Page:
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Dual-Antibody Drugs Effective Against COVID-19 Variants in Animal Study

(Reuters) – COVID-19 therapies made from a cocktail of two types of antibodies were effective against a wide range of variants of the coronavirus in a mice and hamster study, researchers at the Washington University School of Medicine in St. Louis reported in the journal Nature on Monday.

Antibodies are used to treat cases of COVID-19, often early in the process. Former U.S. President Donald Trump was treated with an antibody cocktail by Regeneron Pharmaceuticals in October after he tested positive for COVID-19.

The latest study included three of the four variants that have been designated “variants of concern” by the World Health Organization, including Alpha, first identified in the UK, Beta, first found in South Africa, and Gamma found in Brazil, as well as a variant from India, B.1.617.1, in the same lineage as the Delta variant of concern.

The U.S. Food and Drug Administration in April revoked the emergency use authorization of Eli Lilly’s single antibody therapy, bamlanivimab, saying there was increased circulation of variants resistant to the therapy when used alone.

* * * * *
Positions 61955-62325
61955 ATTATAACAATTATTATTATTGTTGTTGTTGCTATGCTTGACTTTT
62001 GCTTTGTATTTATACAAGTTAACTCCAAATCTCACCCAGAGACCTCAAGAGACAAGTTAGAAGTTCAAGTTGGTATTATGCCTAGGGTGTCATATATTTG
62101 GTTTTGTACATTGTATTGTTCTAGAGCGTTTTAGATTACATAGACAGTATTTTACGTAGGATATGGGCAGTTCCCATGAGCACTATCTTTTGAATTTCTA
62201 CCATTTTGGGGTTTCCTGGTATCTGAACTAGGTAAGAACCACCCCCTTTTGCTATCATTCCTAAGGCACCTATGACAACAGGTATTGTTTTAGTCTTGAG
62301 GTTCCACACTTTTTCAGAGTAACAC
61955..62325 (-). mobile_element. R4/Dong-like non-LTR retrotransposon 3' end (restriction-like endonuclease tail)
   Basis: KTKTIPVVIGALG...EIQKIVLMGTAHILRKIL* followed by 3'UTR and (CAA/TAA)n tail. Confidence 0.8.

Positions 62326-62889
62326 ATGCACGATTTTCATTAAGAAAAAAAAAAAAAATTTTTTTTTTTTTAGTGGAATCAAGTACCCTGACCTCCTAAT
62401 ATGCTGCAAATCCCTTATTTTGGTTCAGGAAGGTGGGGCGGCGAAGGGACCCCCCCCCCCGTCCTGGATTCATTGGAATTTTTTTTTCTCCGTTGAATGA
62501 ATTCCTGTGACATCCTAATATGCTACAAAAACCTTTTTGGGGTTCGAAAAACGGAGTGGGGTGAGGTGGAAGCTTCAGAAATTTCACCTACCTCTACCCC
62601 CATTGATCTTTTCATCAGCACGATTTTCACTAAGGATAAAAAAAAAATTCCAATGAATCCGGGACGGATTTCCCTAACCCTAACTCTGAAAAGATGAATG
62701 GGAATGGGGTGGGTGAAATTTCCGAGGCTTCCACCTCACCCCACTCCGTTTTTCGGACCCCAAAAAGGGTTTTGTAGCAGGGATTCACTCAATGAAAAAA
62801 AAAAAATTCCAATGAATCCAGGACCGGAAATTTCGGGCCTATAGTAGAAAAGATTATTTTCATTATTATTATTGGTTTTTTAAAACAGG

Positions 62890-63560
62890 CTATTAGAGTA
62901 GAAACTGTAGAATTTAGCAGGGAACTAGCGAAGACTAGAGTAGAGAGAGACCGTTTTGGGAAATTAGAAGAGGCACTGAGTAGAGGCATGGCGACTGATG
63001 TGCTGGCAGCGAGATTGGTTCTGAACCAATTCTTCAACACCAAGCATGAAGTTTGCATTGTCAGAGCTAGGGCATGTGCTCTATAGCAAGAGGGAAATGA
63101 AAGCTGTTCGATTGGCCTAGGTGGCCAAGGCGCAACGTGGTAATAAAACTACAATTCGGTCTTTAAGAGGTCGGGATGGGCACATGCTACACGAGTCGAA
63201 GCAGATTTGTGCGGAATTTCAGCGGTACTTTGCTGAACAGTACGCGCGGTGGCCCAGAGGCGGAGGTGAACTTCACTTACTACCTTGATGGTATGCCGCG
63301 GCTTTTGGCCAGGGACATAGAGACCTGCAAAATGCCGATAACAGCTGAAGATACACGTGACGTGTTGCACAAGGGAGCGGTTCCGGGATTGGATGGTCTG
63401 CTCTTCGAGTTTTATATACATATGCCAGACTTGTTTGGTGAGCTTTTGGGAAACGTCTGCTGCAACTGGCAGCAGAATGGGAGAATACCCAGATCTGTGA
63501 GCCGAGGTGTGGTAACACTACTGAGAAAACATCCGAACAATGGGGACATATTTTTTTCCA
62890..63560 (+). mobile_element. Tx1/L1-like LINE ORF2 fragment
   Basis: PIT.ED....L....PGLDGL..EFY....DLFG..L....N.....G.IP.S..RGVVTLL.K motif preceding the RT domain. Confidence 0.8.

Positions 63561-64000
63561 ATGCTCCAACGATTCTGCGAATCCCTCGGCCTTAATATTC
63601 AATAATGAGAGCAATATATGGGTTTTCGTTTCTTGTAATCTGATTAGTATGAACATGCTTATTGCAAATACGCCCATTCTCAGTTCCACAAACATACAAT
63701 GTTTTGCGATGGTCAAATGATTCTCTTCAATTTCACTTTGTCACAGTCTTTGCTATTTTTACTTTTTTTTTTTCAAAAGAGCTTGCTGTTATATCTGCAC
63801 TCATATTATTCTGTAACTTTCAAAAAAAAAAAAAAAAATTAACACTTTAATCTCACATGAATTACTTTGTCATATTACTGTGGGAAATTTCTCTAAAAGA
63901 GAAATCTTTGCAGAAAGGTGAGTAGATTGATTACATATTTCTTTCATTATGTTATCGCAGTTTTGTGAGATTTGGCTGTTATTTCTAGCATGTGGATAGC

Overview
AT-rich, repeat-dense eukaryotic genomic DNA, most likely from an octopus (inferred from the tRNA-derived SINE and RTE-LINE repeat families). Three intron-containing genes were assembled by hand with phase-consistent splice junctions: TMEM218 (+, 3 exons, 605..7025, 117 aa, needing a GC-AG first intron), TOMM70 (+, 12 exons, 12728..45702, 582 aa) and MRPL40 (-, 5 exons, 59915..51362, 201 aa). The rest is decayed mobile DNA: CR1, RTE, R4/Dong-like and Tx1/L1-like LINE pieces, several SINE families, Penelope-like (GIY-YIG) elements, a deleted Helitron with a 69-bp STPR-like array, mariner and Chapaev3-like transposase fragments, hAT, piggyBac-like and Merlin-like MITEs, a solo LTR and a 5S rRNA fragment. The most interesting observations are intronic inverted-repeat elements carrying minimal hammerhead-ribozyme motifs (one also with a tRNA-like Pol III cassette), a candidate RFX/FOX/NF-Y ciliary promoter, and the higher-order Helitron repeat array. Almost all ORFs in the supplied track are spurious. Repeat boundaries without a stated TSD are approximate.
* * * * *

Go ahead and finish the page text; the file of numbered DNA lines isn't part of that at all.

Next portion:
Other studies have previously shown that some antibody combination therapies remained potent against those emerging variants of the coronavirus that were resistant to single antibody therapies.

The latest study found that combinations of two antibodies often retained potency against variants even when one of the two antibodies lost some or all ability to neutralize the variant in lab studies.

The study, which was conducted in mice and hamsters, tested all single and combination antibody therapies authorized for emergency use by the FDA against emerging international and U.S. variants of the virus.

The researchers evaluated the FDA-authorized combination therapies made by Regeneron, Eli Lilly and a single antibody therapy, sotrovimab, by Vir Biotechnology Inc and GlaxoSmithKline Plc.

They also assessed the antibodies currently in clinical trials by AbbVie Inc, Vir and AstraZeneca.

“Resistance arose with some of the monotherapies, but never with combination therapy,” study co-author Jacco Boon noted in a statement.

SOURCE: Nature, online June 21, 2021.

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